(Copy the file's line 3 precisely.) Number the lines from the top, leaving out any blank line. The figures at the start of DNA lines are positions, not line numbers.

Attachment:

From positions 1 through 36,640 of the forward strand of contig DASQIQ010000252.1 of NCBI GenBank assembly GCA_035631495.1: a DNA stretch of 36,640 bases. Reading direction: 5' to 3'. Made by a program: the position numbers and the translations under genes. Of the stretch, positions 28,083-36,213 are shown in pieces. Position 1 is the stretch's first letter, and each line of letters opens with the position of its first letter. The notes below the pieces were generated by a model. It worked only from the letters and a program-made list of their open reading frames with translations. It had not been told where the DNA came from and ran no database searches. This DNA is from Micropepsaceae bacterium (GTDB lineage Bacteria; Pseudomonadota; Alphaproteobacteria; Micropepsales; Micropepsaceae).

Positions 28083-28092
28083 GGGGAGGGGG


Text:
28083 GGGGAGGGGG